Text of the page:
Just two weeks ago, a $518 million bid to put a casino in the Chicago suburb of Rosemont earned Isle of Capri
Which is something the casino might be loathe to do. Reuters reported that Illinois State Sen. Denny Jacobs will introduce a bill that would add two more gaming licenses in a bid to further cut the state's budget deficit.
Apparently, the new licenses are designated specifically for locations in northern and southern suburbs of Chicago. As a concession to the four existing Illinois operators in the nine-boat Chicagoland market -- Harrah's Entertainment
When a trio of operators reduced operating hours and started charging admission in response to prohibitive taxes (topping out at 70%), Illinois governor Rod Blagojevich accused the casino operators of playing the states -- Indiana and Illinois -- off each other for more favorable treatment. Now the state is using its legislature to play the casinos off of each other.
Factoring in the three new casinos (including Isle's), a total of 9,200 gaming positions will have been added to the Illinois side of the Chicagoland market, almost tripling the current 4,800-position limit. Overall, the legislation will increase the Chicagoland market's gaming capacity by about 60% -- perhaps stealing tax dollars from Indiana in the process.
According to Reuters, Jacobs also expects to raise another $1 billion through the sale of the two licenses -- a figure clearly based on a pair of $500 million-plus bids for the "final" license just two weeks ago. Of course, that won't happen because (1) those companies were bidding on the final license; (2) new licenses means more competition; and (3) as I wrote before, you'd have to believe that Isle had the increase in gaming positions baked into its $2.6 billion revenue promise over the first five years.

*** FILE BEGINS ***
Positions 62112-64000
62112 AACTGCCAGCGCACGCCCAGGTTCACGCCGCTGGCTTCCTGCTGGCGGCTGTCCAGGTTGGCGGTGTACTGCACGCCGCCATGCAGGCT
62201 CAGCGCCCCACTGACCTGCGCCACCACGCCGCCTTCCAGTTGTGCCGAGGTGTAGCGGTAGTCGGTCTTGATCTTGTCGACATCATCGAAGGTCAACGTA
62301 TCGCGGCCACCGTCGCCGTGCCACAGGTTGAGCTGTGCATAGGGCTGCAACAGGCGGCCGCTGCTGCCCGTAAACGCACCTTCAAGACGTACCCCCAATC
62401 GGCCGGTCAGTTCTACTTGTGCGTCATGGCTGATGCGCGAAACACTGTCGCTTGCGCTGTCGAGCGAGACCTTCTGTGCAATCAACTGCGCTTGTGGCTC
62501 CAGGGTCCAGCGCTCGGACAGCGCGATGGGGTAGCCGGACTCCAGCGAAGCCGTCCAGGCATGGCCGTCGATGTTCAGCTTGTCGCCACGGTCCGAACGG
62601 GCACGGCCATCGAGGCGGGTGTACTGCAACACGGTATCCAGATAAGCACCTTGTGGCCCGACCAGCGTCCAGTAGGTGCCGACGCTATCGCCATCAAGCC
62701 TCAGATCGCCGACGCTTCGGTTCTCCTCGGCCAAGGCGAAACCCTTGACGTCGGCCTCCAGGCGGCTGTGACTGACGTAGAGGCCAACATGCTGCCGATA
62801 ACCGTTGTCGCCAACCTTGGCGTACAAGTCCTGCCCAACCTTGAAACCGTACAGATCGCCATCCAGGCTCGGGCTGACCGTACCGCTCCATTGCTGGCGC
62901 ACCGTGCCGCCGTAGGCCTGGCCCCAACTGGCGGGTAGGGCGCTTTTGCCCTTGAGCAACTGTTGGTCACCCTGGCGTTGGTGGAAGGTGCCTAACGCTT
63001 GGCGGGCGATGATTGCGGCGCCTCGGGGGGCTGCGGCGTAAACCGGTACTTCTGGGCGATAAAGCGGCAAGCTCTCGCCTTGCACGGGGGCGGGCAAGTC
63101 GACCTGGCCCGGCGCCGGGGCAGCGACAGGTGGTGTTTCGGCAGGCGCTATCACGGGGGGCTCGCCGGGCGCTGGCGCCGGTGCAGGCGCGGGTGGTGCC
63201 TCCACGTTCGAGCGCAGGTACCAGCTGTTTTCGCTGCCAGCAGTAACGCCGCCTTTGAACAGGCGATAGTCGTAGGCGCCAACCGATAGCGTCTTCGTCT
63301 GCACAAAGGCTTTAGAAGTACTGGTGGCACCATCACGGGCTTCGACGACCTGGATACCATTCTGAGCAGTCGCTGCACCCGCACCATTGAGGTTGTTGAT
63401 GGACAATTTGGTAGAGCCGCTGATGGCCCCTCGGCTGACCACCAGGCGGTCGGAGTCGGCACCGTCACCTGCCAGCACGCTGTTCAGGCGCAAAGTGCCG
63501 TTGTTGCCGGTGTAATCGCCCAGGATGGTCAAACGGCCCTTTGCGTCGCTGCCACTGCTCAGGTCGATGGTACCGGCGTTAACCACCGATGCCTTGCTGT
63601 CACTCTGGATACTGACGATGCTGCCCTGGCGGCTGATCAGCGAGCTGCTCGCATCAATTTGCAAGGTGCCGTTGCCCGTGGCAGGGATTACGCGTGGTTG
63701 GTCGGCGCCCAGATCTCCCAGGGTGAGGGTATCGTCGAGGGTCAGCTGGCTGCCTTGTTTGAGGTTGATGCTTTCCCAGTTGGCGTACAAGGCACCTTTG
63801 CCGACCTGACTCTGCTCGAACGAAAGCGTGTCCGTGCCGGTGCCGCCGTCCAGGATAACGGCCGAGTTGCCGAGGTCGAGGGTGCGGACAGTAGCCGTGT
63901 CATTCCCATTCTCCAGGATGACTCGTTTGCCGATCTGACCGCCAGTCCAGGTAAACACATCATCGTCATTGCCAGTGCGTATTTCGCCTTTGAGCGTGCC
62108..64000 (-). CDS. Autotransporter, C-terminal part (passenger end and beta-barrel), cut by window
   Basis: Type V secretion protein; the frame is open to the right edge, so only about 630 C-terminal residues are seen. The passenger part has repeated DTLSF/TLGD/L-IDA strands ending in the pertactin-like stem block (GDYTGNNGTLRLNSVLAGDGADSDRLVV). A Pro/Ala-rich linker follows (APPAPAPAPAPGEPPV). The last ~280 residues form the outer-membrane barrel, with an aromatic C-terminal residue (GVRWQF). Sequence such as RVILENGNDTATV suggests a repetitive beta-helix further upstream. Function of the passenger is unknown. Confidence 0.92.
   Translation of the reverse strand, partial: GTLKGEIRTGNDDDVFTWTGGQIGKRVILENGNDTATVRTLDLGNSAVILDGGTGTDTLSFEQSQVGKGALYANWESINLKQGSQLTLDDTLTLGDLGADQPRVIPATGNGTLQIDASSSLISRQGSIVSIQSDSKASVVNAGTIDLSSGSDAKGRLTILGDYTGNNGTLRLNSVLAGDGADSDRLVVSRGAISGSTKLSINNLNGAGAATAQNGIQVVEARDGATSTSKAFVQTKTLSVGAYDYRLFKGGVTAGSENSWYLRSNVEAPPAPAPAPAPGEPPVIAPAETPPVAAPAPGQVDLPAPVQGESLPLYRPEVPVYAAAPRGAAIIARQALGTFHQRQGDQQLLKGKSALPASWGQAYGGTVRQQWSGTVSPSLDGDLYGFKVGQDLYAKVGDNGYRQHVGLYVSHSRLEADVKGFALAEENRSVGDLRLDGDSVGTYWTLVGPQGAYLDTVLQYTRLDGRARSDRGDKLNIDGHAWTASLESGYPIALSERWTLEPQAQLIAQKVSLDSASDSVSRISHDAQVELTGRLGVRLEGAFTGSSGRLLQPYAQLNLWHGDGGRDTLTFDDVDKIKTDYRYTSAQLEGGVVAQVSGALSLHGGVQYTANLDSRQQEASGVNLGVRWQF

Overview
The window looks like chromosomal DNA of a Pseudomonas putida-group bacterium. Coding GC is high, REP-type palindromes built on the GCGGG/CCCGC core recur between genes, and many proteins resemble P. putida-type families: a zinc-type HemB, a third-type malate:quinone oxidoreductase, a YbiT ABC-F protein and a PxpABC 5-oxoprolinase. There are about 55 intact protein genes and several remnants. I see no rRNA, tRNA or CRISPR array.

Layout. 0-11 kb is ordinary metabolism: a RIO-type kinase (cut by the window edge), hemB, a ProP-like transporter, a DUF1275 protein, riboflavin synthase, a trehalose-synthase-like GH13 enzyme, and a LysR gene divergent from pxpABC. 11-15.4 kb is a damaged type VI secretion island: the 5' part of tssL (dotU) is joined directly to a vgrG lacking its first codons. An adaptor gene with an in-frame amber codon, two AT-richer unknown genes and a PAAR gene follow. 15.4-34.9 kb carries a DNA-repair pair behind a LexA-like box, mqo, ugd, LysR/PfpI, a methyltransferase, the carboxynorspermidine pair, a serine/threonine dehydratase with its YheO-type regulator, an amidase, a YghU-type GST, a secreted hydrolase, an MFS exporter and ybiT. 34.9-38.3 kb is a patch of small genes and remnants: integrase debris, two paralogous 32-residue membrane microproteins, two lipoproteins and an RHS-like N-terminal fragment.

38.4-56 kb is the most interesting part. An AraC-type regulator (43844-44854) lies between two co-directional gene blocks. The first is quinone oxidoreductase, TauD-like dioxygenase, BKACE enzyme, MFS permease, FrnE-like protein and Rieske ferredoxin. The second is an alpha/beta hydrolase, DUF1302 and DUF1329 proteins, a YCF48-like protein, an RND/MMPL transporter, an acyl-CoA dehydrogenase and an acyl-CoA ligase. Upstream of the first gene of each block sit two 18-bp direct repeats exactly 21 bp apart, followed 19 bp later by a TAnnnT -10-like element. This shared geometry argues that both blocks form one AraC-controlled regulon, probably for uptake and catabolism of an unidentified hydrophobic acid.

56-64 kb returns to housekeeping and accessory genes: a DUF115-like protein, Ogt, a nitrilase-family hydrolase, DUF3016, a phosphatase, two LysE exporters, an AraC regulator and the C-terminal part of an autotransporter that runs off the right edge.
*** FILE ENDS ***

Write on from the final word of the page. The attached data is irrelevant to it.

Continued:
In the end, if such legislation should pass, the state will have used the "final" license tag to sucker Isle of Capri into forking over $518 million for a license for which two other casino operators (perhaps Harrah's and privately held Midwest Gaming, the other two top bidders) will now pay far less.
Illinois is clearly playing somebody. If it really wants the most money, it should just drop its probe into Isle of Capri. After all, I'd put far better odds on Illinois banking that $518 million than on it getting $1 billion for the next two licenses.
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Fool contributor Jeff Hwang owns none of the companies mentioned above.